The mayor also challenged city departments to come up with ideas to reduce the number of vacant propertiesBy Paul Gessler

BALTIMORE (WJZ) — Mayor Brandon Scott on Monday ordered a city-wide review of all vacant housing operations, procedures and processes in response to a building collapse at a vacant property last week that killed three Baltimore firefighters.

Under Scott’s directive, all city agencies and departments have 30 days to provide detailed reports of all efforts they are undertaking to lower the number of vacant buildings throughout the city. Their findings will be provided to City Administrator Chris Shorter, who is leading the review.

The mayor also ordered city departments and divisions to brainstorm and come up with ideas for ways they can reduce the number of vacant properties and homes.

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“This is one of the most consequential undertakings of my administration,” Scott said Monday. “There is too much at stake to leave a single recommendation off the table. This is a top priority and ties directly into two of our action plan priority pillars, both equitable neighborhood development and ensuring clean and healthy communities.”

The announcement comes one week after three firefighters—Lt. Paul Butrim, Lt. Kelsey Sadler and Firefighter Kenny Lacayo—died after being caught in a building collapse while fighting a fire at a vacant home. John McMaster, a fourth firefighter who was injured in the same collapse, has since been released from the hospital.

“This is about operationalizing our commitment,” the mayor said. “Anything less than our very best attempt at solving the problem would be a discredit to the lives of the brave firefighters we lost last week and the residents who we serve day in and day out who have been dealing with this issue for more than three decades.”

As of Friday, there were 15,032 vacant houses across Baltimore, 13,560 of which have private owners, according to figures provided by the city. About one-third of those properties are already in the midst of transformation, either through rehabilitation, private development, or being prepared for demolition or sale.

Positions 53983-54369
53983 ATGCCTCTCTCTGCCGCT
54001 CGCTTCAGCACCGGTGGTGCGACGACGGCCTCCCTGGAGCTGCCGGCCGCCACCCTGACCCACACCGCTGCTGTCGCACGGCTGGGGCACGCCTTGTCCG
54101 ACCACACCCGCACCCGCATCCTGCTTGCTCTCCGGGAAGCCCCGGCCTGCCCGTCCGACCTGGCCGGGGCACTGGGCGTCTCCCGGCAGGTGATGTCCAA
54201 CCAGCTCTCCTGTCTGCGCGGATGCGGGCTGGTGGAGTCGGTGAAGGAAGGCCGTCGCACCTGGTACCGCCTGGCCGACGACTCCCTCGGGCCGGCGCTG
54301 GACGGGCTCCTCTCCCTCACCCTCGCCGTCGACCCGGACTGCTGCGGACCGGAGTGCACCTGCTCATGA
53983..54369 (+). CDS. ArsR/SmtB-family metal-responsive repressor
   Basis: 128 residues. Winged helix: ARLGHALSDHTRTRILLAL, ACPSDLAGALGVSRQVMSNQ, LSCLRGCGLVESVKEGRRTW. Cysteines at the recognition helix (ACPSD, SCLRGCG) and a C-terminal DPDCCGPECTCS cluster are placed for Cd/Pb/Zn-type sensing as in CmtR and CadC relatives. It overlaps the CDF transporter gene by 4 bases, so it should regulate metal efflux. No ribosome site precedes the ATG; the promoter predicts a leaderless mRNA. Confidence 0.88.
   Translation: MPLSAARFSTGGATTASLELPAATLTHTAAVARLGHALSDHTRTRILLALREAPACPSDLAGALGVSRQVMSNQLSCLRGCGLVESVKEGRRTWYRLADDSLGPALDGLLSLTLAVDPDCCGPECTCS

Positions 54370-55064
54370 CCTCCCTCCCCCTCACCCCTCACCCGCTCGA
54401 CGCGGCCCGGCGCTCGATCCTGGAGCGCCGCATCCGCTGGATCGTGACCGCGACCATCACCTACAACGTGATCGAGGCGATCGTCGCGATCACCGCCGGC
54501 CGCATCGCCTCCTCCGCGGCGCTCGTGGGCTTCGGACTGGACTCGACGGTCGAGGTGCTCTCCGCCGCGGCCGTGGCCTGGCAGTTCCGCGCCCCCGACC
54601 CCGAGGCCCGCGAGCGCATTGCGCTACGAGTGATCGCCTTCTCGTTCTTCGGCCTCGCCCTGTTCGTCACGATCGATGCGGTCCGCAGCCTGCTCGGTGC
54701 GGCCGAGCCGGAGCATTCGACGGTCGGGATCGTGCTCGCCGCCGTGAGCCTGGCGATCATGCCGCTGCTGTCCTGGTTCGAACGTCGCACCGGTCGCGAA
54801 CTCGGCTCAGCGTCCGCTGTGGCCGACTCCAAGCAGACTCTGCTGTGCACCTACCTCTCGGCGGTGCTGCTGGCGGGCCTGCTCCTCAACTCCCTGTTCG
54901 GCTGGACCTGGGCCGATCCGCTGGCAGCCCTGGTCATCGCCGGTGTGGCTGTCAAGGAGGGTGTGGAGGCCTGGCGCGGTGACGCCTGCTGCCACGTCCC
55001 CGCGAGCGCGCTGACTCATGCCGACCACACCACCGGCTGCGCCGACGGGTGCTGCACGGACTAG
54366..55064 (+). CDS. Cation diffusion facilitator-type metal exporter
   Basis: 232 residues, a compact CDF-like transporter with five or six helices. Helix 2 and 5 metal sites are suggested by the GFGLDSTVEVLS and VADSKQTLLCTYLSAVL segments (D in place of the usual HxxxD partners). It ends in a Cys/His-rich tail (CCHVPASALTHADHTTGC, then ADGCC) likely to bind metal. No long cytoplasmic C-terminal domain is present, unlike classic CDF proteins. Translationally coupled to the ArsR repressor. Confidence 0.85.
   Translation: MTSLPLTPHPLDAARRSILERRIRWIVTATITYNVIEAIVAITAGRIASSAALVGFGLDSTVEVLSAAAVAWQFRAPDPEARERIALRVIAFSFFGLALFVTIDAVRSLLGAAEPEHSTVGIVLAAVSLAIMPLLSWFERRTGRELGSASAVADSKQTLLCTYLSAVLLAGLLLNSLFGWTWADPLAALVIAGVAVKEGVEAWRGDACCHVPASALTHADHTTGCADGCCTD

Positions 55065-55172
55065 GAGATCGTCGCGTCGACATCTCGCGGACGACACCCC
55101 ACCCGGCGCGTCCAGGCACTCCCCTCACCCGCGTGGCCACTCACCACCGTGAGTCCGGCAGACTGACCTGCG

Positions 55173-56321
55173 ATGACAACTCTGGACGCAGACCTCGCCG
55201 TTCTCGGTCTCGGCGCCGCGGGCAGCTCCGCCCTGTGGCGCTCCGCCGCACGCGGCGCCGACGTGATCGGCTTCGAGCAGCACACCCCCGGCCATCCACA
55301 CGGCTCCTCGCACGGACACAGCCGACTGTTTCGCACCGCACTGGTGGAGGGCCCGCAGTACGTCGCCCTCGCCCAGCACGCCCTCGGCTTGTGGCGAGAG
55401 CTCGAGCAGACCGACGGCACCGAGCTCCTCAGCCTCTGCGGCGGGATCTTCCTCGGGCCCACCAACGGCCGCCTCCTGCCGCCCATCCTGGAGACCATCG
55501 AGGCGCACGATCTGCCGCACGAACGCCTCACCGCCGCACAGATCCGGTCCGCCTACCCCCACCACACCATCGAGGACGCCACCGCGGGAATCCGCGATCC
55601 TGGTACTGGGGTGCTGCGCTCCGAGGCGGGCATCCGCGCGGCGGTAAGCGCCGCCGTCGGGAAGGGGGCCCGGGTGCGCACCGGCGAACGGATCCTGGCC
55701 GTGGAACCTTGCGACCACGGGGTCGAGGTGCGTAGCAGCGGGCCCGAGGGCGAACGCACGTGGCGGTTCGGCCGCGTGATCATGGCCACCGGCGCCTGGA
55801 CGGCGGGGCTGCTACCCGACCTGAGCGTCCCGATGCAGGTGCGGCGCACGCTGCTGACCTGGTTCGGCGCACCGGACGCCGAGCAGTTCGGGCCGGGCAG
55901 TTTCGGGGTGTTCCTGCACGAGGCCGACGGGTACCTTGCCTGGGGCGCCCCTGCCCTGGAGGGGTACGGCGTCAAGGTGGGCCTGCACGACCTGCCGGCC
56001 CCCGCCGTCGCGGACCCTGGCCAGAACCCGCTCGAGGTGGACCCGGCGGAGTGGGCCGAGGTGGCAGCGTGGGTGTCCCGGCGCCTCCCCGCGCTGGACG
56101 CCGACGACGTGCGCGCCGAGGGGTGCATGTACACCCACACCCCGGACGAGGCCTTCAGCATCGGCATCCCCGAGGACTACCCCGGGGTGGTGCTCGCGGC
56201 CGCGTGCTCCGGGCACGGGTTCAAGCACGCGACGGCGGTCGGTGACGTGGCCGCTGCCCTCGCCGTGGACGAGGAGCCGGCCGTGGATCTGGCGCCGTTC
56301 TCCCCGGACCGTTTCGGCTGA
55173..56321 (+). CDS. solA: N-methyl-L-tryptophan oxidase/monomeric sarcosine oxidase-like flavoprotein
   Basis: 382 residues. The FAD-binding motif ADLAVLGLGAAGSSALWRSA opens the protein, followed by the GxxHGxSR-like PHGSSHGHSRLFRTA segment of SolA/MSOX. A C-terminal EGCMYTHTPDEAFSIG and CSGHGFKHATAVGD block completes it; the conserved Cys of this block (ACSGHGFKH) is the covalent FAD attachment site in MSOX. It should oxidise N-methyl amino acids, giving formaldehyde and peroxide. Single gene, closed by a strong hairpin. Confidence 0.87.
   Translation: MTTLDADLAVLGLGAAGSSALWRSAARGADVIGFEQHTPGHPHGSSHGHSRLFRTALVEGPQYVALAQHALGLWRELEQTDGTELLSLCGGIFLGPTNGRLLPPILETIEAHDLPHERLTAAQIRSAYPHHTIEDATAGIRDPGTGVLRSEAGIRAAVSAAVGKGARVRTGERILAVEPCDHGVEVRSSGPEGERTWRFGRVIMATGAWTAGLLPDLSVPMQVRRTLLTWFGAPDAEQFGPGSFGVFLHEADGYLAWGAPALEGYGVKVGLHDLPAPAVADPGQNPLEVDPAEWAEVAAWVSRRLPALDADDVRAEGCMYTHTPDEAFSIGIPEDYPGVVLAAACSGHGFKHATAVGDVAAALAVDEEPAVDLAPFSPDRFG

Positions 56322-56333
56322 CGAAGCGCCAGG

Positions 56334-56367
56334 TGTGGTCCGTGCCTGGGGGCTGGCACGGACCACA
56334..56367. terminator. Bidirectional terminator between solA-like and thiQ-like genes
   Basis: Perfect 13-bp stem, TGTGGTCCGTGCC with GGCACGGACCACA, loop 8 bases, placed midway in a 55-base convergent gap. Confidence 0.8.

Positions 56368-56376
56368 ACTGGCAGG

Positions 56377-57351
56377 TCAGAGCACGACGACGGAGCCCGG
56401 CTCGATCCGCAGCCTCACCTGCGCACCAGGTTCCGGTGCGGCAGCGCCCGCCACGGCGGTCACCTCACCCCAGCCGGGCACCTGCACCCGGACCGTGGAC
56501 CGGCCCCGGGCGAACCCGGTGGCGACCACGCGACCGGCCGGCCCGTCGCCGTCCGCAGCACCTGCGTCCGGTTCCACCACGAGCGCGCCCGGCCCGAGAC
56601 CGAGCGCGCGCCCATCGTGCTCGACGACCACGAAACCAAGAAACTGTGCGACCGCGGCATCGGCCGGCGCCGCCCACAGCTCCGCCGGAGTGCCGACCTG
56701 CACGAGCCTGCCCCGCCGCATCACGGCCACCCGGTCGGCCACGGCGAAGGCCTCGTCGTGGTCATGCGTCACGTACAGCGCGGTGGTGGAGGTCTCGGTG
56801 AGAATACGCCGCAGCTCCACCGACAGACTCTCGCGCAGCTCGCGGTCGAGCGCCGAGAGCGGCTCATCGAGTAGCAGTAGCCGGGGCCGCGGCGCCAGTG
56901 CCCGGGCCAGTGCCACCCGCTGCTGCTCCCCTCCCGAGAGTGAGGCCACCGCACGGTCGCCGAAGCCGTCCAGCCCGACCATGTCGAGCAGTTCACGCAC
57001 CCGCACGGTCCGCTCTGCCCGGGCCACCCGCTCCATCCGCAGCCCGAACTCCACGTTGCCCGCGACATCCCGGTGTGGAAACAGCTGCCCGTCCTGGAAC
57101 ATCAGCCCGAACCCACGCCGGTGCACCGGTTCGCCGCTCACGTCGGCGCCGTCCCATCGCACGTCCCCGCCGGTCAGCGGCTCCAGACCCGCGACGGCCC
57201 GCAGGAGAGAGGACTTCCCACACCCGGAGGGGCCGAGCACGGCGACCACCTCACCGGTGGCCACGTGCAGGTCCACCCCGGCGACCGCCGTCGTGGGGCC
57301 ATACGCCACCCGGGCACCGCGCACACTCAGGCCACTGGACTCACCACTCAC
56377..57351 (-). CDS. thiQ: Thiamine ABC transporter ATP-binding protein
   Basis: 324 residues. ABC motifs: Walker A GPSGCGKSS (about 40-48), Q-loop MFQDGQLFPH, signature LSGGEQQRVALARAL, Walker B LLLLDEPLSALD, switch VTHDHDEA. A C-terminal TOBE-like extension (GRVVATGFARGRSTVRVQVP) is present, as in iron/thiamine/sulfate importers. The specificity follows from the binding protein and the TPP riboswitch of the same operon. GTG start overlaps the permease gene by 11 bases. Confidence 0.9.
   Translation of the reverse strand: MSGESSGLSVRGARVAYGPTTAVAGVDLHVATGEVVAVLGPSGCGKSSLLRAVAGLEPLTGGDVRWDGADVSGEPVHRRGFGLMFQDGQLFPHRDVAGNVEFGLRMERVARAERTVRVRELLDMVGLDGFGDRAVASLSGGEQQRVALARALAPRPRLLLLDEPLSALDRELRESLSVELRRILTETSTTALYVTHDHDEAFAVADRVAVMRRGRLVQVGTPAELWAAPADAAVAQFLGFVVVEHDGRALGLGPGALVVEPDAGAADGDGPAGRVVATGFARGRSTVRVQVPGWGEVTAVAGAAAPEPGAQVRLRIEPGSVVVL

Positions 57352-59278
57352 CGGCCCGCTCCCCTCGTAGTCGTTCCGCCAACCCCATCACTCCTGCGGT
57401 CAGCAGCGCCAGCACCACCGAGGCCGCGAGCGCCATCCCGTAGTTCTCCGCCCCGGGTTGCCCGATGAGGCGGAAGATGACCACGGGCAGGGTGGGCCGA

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Among the tools the city is exploring is receivership, or the process by which the city can take control of properties from delinquent owners.

The city Department of Housing and Community Development is on track to file nearly 500 receivership this year, according to figures provided by the city.

Through the directive, it is Mayor Scott’s goal to drastically increase that number.

“We are going to take the results of this 30 day review to develop an ambitious and comprehensive set of goals to reduce the number of vacancy both through tackling existing vacant properties and for preventing additional vacancies which will build on existing efforts to prevent property from turning to vacancy,” the mayor said.

As part of the effort, Scott said the city will tap into its share of federal American Rescue Plan Act funding to help deal with vacant housing and blighted property in the city’s most underserved communities.

Housing Commissioner Alice Kennedy said the number of vacant properties is a problem stemming a massive drop in population, going from being one of the most populous cities decades ago to a population of 600,000.

The commissioner said the city has spent decades working to hold owners of derelict properties accountable through a range of measures, including code enforcement, condemnation, foreclosure and receivership.

“We have begun to unlock the potential in many neighborhoods, and we are on the brink of having the lowest number of vacant properties in the city in decades,” Kennedy said. “But what happened last week in a privately owned and vacant building in our city should never happen.”

WJZ asked city officials Monday about the red signs with white Xs placed on vacant buildings years ago to inform first responders about unoccupied buildings. That is done more now electronically, through dispatch, Chief Ford said. “To expose them to as much information as possible so they can make informed decisions when they get on scene.”

“(Those red signs with white Xs) is one of the items Chief Ford and I discussed as recently as this morning,” Kennedy said.

Chief Ford said BCFD is working with fire officials in New York City, Washington D.C., Philadelphia, and St. Louis on updating the department’s best practices for fighting fires in vacant buildings.

Kennedy said her office will work directly with the Baltimore City Fire Department in the coming weeks to identify policy changes and other ideas to present to Shorter as part of the mayor’s directive.

Mayor Scott said to “stay tuned” regarding how much American Rescue Act funds would be allocated to address the vacant building issue.

Paul Gessler